The purpose of Russia’s Borey submarines is incredibly ominous: to destroy enemy cities, even if other nuclear forces are destroyed in a first nuclear strike, writes the author of The National Interest. Moscow would seem to want to expand its capacity to end civilization in the event of a nuclear conflict.
Like the submarines armed with ballistic missiles/ SLBMs (or Strategic Missile Submarine Cruisers/SMSCs) in service in the US, China, France, Britain and India, the main purpose of the Borey project submarines is incredibly sinister: to destroy enemy cities, even if other nuclear forces would be destroyed in a first nuclear strike.
Each of the 16 R-30 Bulava missiles on a submarine typically carries six 150-kiloton individually guided maneuvering warheads that can separate and destroy individual targets. This means that one Borey project submarine is capable of dropping 72 nuclear warheads on populated areas and military bases located more than nine thousand kilometers away, with a destructive power ten times that of the bomb dropped on Hiroshima.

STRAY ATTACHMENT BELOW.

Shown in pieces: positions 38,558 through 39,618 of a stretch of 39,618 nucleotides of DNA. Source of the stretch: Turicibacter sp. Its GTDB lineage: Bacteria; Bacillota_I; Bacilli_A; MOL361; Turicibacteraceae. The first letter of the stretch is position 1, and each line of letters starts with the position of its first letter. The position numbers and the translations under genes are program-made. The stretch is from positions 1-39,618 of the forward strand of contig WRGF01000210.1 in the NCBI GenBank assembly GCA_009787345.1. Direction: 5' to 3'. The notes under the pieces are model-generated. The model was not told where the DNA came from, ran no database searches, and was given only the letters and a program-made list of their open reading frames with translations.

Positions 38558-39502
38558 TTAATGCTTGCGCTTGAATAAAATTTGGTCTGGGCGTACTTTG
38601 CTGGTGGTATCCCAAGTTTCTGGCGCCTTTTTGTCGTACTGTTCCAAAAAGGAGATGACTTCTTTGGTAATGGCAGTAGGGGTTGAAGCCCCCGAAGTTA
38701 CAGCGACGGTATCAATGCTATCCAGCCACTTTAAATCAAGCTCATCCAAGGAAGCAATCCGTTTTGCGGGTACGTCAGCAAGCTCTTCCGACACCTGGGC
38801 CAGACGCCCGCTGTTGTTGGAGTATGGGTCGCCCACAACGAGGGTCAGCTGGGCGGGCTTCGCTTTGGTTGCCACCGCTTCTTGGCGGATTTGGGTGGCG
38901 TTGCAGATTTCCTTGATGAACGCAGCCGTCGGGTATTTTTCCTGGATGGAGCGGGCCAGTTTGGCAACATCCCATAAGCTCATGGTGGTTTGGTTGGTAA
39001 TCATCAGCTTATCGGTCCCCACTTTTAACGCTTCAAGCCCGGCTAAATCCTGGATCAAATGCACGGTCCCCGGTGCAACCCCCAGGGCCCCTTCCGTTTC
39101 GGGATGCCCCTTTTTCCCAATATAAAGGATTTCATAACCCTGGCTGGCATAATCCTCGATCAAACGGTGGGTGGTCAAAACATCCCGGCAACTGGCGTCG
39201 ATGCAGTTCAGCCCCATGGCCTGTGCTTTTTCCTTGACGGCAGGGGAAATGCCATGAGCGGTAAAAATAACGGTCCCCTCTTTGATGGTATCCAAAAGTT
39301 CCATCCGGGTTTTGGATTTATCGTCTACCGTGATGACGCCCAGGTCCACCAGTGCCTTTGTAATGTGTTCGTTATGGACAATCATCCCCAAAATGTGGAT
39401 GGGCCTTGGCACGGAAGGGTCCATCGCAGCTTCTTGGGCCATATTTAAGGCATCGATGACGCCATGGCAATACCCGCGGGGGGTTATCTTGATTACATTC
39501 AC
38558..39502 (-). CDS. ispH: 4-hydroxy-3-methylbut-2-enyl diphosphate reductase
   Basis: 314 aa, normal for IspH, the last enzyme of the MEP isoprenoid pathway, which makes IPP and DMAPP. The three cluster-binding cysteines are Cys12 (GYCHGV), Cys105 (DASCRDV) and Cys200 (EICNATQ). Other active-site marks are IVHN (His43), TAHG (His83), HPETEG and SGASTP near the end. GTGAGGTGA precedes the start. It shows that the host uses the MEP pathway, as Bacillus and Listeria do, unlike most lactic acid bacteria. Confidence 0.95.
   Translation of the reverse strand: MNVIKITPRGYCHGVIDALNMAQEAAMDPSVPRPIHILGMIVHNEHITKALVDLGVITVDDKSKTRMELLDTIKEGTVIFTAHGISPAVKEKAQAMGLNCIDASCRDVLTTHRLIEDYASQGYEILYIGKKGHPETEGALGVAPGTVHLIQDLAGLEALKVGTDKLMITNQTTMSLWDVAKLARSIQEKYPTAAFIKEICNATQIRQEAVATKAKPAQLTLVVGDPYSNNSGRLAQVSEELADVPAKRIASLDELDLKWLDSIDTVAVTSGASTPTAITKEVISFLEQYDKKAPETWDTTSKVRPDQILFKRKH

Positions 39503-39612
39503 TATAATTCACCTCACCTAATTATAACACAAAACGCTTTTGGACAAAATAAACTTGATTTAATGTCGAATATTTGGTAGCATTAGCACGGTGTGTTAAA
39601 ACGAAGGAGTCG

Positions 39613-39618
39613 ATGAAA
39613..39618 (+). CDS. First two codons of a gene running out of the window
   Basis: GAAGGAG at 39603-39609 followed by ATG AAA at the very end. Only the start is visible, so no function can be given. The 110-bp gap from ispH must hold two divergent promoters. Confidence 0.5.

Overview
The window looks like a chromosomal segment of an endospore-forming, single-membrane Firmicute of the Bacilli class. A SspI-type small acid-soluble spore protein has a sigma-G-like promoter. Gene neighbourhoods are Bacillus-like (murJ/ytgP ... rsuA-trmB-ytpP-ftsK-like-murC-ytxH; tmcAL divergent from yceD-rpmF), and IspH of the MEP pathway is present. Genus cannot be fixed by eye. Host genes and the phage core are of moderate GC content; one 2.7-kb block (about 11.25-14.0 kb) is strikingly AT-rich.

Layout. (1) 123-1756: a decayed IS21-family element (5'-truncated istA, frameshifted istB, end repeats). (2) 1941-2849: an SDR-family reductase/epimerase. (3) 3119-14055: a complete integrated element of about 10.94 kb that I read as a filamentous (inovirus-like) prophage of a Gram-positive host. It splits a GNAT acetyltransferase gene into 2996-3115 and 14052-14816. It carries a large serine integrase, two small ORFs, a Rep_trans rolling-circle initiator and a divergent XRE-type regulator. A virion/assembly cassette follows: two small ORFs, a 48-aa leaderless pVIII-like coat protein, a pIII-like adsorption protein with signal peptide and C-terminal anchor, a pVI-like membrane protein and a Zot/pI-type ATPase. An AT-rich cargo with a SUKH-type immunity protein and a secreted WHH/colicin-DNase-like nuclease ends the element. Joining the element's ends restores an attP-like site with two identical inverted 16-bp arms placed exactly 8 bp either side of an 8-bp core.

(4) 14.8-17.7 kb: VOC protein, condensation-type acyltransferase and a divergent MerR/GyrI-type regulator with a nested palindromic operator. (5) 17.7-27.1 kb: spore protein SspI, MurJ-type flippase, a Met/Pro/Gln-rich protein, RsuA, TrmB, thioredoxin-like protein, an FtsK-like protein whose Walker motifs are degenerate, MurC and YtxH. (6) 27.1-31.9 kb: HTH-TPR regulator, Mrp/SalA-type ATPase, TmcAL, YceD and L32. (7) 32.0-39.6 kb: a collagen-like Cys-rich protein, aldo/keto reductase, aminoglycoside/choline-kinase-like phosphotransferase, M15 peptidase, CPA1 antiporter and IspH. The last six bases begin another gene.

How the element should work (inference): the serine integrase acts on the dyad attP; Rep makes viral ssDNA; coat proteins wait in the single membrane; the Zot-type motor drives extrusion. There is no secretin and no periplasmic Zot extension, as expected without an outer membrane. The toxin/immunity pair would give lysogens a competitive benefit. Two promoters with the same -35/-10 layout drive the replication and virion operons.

The Borey project submarines are the most advanced SSBNs in service with the Russian Navy, and are intended to replace seven Soviet Delta-class SSBNs. During the Cold War, Soviet submarines were noisier than their Western counterparts. And therefore vulnerable – they were easier to detect and less protected from attack by Western submarines.